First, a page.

Developed and maintained by Frank LaBanca, Ed.D.
Dr. LaBanca was recognized by eSchool News and Discovery as the 2006 National Outstanding Classroom Blogger for his blog, Applied Science Research
In Search of Creativity was a 2011 Edublog Awards Finalist in the "Best Teacher Blog" Category
Problem finding is the creative ability to define or identify a problem. The process involves consideration of alternative views or definitions of a problem that are generated and selected for further consideration. Problem finding requires individuals to set objectives, define purposes, decide what is interesting, and ultimately decide what they want to study.
Andragony offers an effective use of formative assessment 10/22/08
Do teachers understand? 1/31/08
An apparent paradox in idea and workload 8/29/07
The disenfranchised student, the suspect counselor, and a reflection on an Ed Tech’s perspective 6/1/07
A chat with Carol 5/2/07
Adults have different expectations in learning than children do. Androgogy, the teaching of adults, contains the following important components and tenets:
· Adult learning is voluntary and learner-oriented.
· Education brings freedom to the learners as they assimilate learning with life experiences.
· Androgogy encourages divergent thinking and active learning.
· Often the roles of the learner and the teacher are blurred in the process.
· Often there is an uncertainty about the outcome of learning, regardless of the curriculum content.
I currently have the pleasure of working with many expert teachers in the quantitative statistics course I am teaching for WestConn. Interestingly, though, the course I am teaching puts many of these expert students in an uncomfortable novice position.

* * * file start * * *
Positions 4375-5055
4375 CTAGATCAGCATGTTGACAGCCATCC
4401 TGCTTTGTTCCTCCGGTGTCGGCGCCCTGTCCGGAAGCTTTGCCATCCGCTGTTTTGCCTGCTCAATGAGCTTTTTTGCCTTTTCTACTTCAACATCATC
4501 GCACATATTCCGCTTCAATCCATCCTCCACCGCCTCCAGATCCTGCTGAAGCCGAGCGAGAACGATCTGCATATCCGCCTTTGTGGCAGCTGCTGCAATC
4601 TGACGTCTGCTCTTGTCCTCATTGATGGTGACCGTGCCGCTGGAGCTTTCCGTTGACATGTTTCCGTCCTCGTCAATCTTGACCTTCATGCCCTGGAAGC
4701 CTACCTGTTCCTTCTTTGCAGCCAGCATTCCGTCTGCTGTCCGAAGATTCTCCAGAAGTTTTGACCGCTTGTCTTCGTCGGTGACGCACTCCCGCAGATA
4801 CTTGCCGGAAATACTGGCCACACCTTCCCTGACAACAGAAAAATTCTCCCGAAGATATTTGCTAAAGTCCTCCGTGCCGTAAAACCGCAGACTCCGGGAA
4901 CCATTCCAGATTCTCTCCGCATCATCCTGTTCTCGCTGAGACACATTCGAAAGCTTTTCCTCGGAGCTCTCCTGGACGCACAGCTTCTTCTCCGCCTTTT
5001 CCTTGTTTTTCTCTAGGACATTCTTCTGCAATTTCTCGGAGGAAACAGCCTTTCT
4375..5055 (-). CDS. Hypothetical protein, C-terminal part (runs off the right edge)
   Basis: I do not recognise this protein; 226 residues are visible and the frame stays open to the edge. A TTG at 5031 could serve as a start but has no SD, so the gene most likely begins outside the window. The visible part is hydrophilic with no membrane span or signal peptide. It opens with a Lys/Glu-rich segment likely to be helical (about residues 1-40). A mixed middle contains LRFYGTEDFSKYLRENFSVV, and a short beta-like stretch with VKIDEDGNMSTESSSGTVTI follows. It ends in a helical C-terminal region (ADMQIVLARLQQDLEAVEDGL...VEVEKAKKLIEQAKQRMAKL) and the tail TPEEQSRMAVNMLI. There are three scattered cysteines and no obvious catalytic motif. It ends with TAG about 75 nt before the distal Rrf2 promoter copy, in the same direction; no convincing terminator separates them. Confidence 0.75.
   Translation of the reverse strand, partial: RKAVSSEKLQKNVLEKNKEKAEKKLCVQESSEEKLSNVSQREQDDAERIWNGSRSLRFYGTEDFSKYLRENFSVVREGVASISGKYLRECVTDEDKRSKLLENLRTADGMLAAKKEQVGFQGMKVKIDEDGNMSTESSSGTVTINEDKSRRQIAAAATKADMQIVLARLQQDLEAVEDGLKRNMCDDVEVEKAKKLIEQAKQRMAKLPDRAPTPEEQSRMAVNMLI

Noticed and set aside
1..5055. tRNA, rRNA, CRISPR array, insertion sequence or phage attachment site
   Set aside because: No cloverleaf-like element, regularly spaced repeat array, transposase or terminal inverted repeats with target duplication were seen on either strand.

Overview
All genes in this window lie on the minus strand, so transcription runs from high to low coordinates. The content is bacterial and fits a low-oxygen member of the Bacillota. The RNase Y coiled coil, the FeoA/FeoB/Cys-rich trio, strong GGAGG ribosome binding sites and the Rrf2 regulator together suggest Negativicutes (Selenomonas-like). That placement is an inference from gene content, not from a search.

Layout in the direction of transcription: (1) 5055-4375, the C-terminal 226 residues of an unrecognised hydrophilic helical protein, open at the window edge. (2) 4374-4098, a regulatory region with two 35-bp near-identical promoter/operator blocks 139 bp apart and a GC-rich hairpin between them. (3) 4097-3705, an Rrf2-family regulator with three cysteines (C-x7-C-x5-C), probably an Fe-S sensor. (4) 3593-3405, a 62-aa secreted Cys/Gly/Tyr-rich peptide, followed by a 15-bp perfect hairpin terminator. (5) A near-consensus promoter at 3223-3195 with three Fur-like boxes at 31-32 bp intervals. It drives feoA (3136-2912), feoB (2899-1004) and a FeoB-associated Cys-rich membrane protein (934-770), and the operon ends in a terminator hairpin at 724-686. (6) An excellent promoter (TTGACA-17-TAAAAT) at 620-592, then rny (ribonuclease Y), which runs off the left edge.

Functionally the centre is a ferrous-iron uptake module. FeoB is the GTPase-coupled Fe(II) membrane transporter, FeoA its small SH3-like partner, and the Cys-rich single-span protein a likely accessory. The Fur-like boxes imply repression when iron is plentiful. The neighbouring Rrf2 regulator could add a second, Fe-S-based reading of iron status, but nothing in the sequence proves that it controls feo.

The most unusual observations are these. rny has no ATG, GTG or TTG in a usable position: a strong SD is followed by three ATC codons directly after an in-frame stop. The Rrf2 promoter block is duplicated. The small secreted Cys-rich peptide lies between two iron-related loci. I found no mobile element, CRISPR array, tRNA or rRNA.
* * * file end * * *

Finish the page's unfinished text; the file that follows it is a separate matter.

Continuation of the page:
Research demonstrates that there is a difference in learning between novice professionals and expert professionals. Three main aspects of performance change in novice to expert learners:
· The novice professional’s work paradigm focuses on abstract principles while the expert uses concrete past experiences
· The novice often views situations discretely where the expert sees situations as part of a whole.
· The novice is often a detached observer where the expert is an involved performer (Daley, 1999).
A striking difference when considering novices and experts is that novices are often hindered by specifics of the job, where experts are often hindered by the system. Novices prefer, and best learn formally, where experts learn best informally, often in conjunction with their peers. Novice professionals prefer learning strategies like memory and therefore accumulate information, while the expert professional uses dialogue to create a knowledge base (Daley, 1999). When I consider my students, clearly from an andragonolical standpoint, they behave as experts.
Throughout the course, I have assigned work for the students to learn and master statistical techniques that may be useful for them as they begin to research their educational passions. The assessments have been designed to be formative in nature. As such, many submit assignments, wait for meaningful feedback, make necessary changes and resubmit. I am very glad that many feel very comfortable presenting work, knowing that it may require revision. After all, much learning takes place when there is dialogue (in this case, electronic dialogue). Mistakes are just as valuable as successes. In an adult learning environment, where students are motivated to learn, we can take advantage of the formative process.
In just a short while, they will begin to work on dissertations, and that is a totally formative process. Glad we can enjoy it now!